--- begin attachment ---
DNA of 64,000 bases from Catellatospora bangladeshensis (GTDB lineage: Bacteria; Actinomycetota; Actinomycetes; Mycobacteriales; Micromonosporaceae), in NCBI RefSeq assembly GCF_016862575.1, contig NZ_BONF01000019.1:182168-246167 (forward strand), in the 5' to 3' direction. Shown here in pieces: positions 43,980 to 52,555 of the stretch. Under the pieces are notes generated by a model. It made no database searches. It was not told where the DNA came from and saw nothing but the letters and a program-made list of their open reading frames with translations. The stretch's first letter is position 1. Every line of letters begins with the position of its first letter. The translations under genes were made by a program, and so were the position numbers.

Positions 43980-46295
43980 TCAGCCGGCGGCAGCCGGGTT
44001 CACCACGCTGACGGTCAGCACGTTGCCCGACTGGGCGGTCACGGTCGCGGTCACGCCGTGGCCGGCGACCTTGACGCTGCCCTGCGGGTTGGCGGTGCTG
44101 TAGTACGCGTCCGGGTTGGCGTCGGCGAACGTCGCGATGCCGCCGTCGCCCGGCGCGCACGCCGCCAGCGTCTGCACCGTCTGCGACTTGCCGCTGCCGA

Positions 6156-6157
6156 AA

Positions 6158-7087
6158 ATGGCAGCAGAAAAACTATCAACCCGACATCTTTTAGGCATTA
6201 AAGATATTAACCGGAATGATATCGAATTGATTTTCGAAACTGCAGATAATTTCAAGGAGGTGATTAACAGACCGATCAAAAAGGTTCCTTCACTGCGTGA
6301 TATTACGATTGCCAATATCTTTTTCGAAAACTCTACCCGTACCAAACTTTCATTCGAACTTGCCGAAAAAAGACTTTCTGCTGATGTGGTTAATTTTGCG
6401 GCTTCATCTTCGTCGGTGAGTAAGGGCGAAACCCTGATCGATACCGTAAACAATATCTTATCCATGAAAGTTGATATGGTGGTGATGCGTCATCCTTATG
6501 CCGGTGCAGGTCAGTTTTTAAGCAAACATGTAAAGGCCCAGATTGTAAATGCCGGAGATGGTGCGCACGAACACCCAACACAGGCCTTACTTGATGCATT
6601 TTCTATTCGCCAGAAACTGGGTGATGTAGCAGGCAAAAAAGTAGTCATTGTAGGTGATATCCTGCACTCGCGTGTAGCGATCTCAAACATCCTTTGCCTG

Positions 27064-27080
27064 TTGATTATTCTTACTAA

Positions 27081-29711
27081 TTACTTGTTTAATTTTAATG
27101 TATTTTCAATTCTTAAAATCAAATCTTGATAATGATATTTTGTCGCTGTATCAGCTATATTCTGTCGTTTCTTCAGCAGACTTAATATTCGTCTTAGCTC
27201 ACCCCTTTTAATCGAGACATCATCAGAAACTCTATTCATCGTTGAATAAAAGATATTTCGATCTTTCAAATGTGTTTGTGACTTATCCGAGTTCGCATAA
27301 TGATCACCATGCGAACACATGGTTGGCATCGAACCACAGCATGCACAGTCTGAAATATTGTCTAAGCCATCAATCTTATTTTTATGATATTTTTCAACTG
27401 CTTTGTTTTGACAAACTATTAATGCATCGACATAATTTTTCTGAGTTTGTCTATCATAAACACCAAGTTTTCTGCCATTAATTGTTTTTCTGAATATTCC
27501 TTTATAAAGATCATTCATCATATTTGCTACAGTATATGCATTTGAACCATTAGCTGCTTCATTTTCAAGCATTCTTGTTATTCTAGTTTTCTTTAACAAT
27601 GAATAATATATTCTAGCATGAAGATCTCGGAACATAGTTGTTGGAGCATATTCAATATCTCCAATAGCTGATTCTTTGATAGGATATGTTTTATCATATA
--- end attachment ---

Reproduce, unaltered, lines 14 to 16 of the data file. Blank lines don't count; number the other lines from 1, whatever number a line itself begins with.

6601 TTCTATTCGCCAGAAACTGGGTGATGTAGCAGGCAAAAAAGTAGTCATTGTAGGTGATATCCTGCACTCGCGTGTAGCGATCTCAAACATCCTTTGCCTG

Positions 27064-27080
27064 TTGATTATTCTTACTAA